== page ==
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Sweet 9 Year Old Boy With A Short Fuse

by Sandra
(Georgia)

My son is 9 years old and in the 4th grade. He's super smart and has always received straight As in his academics, but not on his behavior.
Ever since Kindergarten, his teachers have always reported that he does not follow directions well or get along with the other kids. In his current class, I've been getting reports that he is angry a lot and is always yelling, fussing, complaining, or bothering other students.

I have a 17 yr old daughter as well that he is always fighting with. I think that all of their fighting at home may have spilled over to cause this behavior at school, but I'm not sure. I'm an only child and don't know how siblings are supposed to act. Every time I tell people about how they fight and argue, I'm told that that is normal for brothers and sisters (especially with their age difference).

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I would never say that his emotions are out of line with me or his dad. Sometimes he gets mad and then we give him a consequence. We've been very good about not backing down from a punishment so this behavior of being angry at school is kind of blindsiding me. He has a few friends but not a lot. But when I see him interact with the other boys, they all act the same way! I just thought that boys were more aggressive, loud and animated when they play than girls.

I don't know if what we're experiencing is normal or if there is some other type of underlying problem. It was suggested to us when he was in the 2nd grade to get him tested for ADHD, but my husband refused. I'm just not sure what to do anymore. He loves his family and is kind and always feels very badly if he's hurt someone's feelings or accidentally hurt them physically. How do I know if there is a bigger, emotional problem brewing?

Response from Dr. DeFoore

Hello Sandra, and thanks for telling your story here. I can see why you're confused. From what you've told me, it's not completely clear what's going on, but I will offer some suggestions for you to work with in trying to figure this out.

One thing is, your son has good reasons for his anger. Your job is to figure out what they are--and the answer is nothing about "something wrong with him."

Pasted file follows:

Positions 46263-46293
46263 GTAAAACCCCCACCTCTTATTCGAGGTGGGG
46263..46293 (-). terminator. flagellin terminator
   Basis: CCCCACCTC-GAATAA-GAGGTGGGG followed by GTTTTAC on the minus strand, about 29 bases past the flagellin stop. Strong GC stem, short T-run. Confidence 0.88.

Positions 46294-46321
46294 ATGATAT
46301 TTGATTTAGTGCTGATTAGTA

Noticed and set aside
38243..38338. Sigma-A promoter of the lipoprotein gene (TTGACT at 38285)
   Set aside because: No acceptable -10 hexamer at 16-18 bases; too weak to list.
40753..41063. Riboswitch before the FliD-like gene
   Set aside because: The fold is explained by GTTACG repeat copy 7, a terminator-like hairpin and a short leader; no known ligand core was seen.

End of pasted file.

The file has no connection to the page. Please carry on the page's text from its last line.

One clue is his anger issues at home with his sister. Here are some questions for you to answer, and ponder:

1) How do you and your husband deal with conflict in your marriage?
2) How do each of you express your anger individually?
3) Are there any unexpressed emotions such as fear, sorrow or anger in either you or your husband?
4) Is there an "untold story" in yours or your husband's past that has a lot of emotion connected with it?

The reason I ask these questions is that often in families, children will act out the unexpressed emotions of their parents, or live out the "untold stories."

Another possibility is for you to see if the school will allow you or your husband to sit in your son's classes at school and observe him in interaction with the other students and his teachers. This might help you understand what's going on there better. Sometimes bright children like your son are not fully challenged in the school environment, and need more stimulation--so they provide it for themselves with bad behavior.

You will find a chapter devoted to helping children with their anger in this book.

One final approach is to make sure that you and your husband are spending enough one on one, close, nurturing time with your son. This is very important. Spend time with him doing what he likes to do, watch him and listen to what he says, and he might just reveal to you what is really going on. It is important that both you and your husband do this. You are the most important people in the world to him. Spending time one on one with him doing what he likes to do is a powerful way of affirming him as an individual, and showing that you love him.

I hope this is helpful.

My very best to you,

Dr. DeFoore

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